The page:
If you studied chemistry at school or later, you probably ended up with the idea that chemical reactions are always neatly balanced. In other words, a particular reaction begins with a set of complete chemicals on one side of the equation, and the reaction if there is one, ends up with another set of complete and tidy chemicals on the other side, with no bits left over in some sort of untidy manner.
What has been discovered in the last fifty or so years, especially in biology, is that this is not so. During reactions that occur during the functioning of our bodies, for example, all over the place bits are left over from reactions; millions of anions ( -ve ions, with excess electrons ) and cations ( +ve ions, lacking electrons ).
The cations in particular cause damage to our bodies. When created they find a way to rob some part (usually a living cell) of an electron, and thus inflict severe damage. In the body, these cations are called free radicals.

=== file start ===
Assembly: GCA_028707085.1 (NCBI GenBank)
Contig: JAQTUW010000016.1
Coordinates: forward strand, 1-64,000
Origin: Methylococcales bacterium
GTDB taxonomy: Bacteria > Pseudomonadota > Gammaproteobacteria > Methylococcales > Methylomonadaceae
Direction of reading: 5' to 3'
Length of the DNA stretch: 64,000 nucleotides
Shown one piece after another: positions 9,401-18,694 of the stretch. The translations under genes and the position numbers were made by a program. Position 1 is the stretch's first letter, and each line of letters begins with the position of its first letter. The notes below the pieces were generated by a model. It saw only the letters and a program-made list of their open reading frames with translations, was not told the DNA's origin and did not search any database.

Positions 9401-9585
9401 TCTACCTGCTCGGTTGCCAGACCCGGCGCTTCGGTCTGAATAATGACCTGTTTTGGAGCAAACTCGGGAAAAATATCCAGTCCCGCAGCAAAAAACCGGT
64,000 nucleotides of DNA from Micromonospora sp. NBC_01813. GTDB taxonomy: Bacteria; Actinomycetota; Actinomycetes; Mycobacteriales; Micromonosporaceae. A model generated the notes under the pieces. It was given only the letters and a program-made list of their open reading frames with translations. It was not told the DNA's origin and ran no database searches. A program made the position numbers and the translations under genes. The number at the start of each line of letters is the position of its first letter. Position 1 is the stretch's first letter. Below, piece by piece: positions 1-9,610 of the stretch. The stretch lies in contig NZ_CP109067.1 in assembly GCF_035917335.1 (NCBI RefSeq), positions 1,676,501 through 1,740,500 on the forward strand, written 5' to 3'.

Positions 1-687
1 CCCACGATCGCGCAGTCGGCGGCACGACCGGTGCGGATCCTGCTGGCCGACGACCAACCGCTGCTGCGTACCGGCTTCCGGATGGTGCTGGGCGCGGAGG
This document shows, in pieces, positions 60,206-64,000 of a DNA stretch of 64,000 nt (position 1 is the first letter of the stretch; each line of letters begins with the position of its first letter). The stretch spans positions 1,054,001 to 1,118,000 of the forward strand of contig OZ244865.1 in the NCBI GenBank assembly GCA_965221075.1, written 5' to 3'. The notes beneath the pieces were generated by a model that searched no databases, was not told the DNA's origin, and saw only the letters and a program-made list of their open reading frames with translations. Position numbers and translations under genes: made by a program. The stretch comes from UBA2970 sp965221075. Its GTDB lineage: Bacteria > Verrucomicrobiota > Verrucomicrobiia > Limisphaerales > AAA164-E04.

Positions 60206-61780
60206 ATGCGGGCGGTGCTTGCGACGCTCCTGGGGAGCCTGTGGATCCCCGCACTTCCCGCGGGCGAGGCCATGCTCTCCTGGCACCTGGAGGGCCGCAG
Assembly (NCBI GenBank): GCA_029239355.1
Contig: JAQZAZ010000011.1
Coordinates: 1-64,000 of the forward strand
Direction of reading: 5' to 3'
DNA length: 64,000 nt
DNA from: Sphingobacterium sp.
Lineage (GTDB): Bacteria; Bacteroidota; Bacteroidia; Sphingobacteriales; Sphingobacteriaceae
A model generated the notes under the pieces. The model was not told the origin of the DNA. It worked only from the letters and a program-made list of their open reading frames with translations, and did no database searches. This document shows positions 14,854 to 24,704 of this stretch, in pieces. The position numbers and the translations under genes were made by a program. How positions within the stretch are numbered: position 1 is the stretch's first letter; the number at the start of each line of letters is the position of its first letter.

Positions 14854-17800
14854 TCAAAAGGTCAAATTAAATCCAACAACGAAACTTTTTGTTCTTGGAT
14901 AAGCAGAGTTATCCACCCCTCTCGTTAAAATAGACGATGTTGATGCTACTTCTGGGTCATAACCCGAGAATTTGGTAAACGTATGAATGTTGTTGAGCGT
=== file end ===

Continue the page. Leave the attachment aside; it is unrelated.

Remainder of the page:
Free radicals come not only from food we eat, but from UV light, chemicals in the air, and so on.
A natural defence against the damage caused is through the use of anti-oxidants.
In Dr Colgan's book 'Optimal Sports Nutrition - A Complete Nutritional Guide for Optimising Athletic Performance', he discusses free radicals and anti-oxidants.
Another source of information is the small book put out in conjunction with Enzogenol, which is:
Dr Kelvin Duncan (Ed.) 1998.Fighting Free Radicals; The Enzogenol TM Story. The Pacific Scientific Press. pp 88. (Christchurch, Auckland) ISBN 0 473 05349 7.
Both books list plenty of scientific, peer-reviewed literature, for you to read to get further background information. There are also some web-sites listed, but for the hard-stuff, get paper-based information.